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    Town of Marana

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    Kyle Franks Foundation

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    Green Valley Community
    Coordinating Council

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    Sharps, Inc

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    Walgreens Pharmacies

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    Fry's Food & Drug Stores

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    Desert Sunset Funeral Home

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    Adair Funeral Homes

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    Arizona Poison and
    Drug Information Center

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    About Us

    Mountain Vista Fire Department

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    About Us

    University of Arizona
    College of Pharmacy

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    About Us

    Pima County Regional
    Wastewater Reclamation
    Department (RWRD)

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    About Us

    Golder Ranch Fire District

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    Optimist International

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    Casa Grande Alliance

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    The Apothecary Shops

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    Canyon Del Oro High School

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    About Us

    Desert Sunset Cremation
    and Funeral Services

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    About Us

    Amistades, Inc.

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    Frequently Asked Questions

    Improper storage and disposal of unused medications is recognized as a serious problem in communities throughout the country.

    For the first time ever, poisoning surpassed car crashes as the number one cause of injury deaths in Arizona1, and more than 2,000 kids had to go to emergency rooms last year from unintentional poisoning. Kids under 5 had the highest rates of non-fatal emergency department visits from poisoning. National statistics from 2006 show over 1.3 million cases of unintentional, non-fatal poisonings each year and approximately 43% involved children five years of age or younger.2

    Non-medical use of prescription drugs ranks second only to marijuana as the most common form of drug abuse in America, and the majority of teenagers abusing prescription drugs most likely get them from the home medicine cabinet.3

    In addition to the immediate health hazard to the individual, unused drugs inappropriately disposed in toilets contaminate the community's water supply. Proper disposal of unused drugs saves lives and protects the environment. 4

    Where can I dispose of my unused or expired medications?

    The best way to dispose of your medications is to take them to a Dispose-A-Med event in the community. You can find the next event on our calendar page. You can bring your prescription and over-the-counter tablets, capsules, liquids, inhalation aerosol bottles, syringes, epi-pens, and creams. If possible, leave medication in its original container to speed up the process. This service is free and anonymous - no questions asked. If you have more questions after visiting the web site, please call (520) 243-7911.

    I can't attend one of the next Dispose-A-Med events. What other options are available to dispose of medications?

    Your best option is always the Dispose-A-Med events. Flushing medication down the toilet, or throwing it out with the household trash is a potential source of groundwater contamination. Medications collected in the Dispose-a-Med program are incinerated, which has proven to be the most environmentally responsible means of disposal.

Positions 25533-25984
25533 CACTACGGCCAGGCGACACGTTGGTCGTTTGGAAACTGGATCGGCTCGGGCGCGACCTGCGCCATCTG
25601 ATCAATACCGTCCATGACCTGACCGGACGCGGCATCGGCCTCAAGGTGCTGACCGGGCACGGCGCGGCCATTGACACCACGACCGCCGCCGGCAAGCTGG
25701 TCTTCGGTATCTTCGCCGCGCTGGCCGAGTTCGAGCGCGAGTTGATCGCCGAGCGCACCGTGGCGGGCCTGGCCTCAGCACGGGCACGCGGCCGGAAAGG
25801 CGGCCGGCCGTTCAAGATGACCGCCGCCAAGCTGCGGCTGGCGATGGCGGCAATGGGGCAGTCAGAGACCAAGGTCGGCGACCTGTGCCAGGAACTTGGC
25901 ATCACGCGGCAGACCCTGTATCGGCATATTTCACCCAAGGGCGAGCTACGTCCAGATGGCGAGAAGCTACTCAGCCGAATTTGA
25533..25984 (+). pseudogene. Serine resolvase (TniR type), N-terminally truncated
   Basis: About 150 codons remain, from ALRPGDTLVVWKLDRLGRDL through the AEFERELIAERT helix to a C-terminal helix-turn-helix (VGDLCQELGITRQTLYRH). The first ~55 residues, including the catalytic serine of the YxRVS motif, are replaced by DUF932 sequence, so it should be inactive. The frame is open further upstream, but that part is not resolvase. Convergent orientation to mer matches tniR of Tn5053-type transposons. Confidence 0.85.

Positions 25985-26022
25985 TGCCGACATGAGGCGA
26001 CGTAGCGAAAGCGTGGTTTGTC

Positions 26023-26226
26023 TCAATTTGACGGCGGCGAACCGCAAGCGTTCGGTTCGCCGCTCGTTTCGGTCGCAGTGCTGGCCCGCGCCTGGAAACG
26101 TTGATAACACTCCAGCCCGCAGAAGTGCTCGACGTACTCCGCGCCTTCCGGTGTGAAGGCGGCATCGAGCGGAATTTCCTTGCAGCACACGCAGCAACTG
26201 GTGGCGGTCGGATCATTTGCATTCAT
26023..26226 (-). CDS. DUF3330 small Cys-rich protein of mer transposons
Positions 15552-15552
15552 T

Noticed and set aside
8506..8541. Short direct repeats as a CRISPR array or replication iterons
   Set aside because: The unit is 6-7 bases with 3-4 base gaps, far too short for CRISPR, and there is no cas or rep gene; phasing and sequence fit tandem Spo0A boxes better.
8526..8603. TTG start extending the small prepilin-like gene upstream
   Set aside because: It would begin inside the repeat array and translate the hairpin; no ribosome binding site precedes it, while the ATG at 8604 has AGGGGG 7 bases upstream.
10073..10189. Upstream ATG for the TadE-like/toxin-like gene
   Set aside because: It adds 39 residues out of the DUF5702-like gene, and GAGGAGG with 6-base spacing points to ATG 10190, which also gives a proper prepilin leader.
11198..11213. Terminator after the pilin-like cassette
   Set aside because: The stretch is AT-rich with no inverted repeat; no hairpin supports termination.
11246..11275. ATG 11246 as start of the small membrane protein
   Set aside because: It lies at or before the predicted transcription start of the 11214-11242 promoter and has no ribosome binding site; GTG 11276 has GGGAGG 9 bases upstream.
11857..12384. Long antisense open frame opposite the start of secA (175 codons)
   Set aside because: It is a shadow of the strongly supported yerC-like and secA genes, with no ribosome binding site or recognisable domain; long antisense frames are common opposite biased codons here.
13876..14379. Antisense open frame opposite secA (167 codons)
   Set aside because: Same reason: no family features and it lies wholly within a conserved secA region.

If you are unable to attend one of those events, you can mix your medications with something like kitty litter or coffee grounds in a plastic bag that you can throw in the trash. This will help reduce the chance of someone else or an animal discovering or consuming your medications.

    How do I dispose of my needles and syringes?

    Needles and syringes are hazardous medical waste and should be disposed of properly. To reduce the risk of needle stick injuries, the City of Tucson and Pima County are asking residents to dispose of needles and syringes in the following manner:
    • Place all needles and syringes in a secured, puncture-proof plastic container with a screw-on lid such as a detergent or bleach bottle.
    • Once filled to no more than 2 inches from the top, tightly secure the lid and reinforce with duct tape.
    • Clearly label the container "NON-RECYCLABLE".
    • Place the container into your trash - do not place this container in with recyclables.

    Can I collect meds from my friends and take them to a Dispose-a-Med event?

    Collecting unused medications from friends is not recommended but there may be circumstances in which you are caring for or assisting an ailing friend or relative. If you collect unused medications from friends or relatives, please leave the medication in its original container.

    Why isn't there a centralized location to dispose of medications and syringes?

    Current regulations regarding the handling of controlled substances require that law enforcement take possession of those medications. The Drug Enforcement Agency has strict guidelines for the handling and disposal of controlled pharmaceuticals under the Controlled Substances Act and we must follow these guidelines. Because of this, law enforcement is required at each event and our local agencies cannot afford to staff this function full-time.

    1 - Arizona Health Status and Vital Statistics 2010, http://www.azdhs.gov/plan/report/ahs/ahs2010/pdf/text2b.pdf
    2 - Unintentional Child Poisonings Treated in United States Hospital Emergency Departments: National Estimates of Incident Cases, Population-Based Poisoning Rates, and Product Involvement , Pediatrics, http://pediatrics.aappublications.org/content/122/6/1244.full
    3 - Got Drugs, DEA, http://www.dea.gov
    4 - PPCP's as Environmental pollutants, US EPA, Environmental Services, June 2001
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    Dispose A Med

    3950 S. Country Club Road
    Tucson, AZ 85714

    Phone: (520) 243-7911
    Fax: (520) 791-6587
    Monday - Friday 8 a.m. - noon and 1 - 5 p.m., except on holidays.